Sentencing Policy

Control over sentencing policy creates a tension between government and the judiciary.  A government that wants to be seen as being “tough on crime” wants to impose stiff mandatory sentences, which can create two problems:

●  Sentences for some crimes become disproportionate compared to other crimes.

●  Some people are unnecessarily sent to prison, most notably in America.  An article in Time, for example, argued that 39% of Prisoners Should Not Be in Prison.  There are effective alternatives, as described in the next section (5.2.7).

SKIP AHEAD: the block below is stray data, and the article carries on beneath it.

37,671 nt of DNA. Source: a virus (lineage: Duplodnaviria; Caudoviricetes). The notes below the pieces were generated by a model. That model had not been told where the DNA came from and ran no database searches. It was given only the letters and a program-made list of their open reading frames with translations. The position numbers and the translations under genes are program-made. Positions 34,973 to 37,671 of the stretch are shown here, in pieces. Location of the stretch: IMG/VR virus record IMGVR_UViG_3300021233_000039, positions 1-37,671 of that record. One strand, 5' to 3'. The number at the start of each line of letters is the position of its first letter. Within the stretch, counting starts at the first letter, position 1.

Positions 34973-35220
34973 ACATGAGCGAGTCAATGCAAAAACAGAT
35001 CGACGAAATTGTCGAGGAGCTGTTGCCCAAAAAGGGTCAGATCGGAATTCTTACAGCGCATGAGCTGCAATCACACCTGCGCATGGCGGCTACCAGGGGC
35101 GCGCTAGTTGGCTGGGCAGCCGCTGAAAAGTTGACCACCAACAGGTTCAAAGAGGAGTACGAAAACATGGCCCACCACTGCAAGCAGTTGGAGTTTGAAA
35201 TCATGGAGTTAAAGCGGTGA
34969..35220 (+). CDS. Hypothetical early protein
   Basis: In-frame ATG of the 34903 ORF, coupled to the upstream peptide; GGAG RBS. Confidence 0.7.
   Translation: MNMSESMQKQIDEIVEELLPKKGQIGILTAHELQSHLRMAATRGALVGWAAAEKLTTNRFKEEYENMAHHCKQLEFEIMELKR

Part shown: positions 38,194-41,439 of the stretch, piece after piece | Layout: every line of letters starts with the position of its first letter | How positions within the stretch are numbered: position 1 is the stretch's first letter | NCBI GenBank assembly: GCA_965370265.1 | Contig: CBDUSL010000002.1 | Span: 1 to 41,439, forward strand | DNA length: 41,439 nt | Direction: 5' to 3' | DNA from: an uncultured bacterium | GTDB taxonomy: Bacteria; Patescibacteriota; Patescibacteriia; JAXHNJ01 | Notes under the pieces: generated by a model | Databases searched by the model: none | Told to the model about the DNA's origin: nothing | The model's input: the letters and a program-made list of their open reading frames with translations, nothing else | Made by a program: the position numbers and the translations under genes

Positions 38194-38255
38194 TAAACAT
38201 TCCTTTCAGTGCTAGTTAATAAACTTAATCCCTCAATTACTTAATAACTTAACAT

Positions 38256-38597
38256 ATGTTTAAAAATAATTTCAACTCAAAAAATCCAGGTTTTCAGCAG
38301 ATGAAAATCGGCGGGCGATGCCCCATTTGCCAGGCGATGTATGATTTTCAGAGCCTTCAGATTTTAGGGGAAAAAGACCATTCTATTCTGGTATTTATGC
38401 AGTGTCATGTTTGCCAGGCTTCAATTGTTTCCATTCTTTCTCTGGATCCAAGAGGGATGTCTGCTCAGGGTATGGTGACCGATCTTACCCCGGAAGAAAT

It is hard to avoid drawing the conclusion that politicians’ need for short-term popularity makes them unsuited to controlling sentencing.  Judges can be respected and be accepted without being popular, if they are able to explain their decisions.



This page is intended to form part of Edition 4 of the Patterns of Power series of books.  An archived copy of it is held at https://www.patternsofpower.org/edition03/5263.htm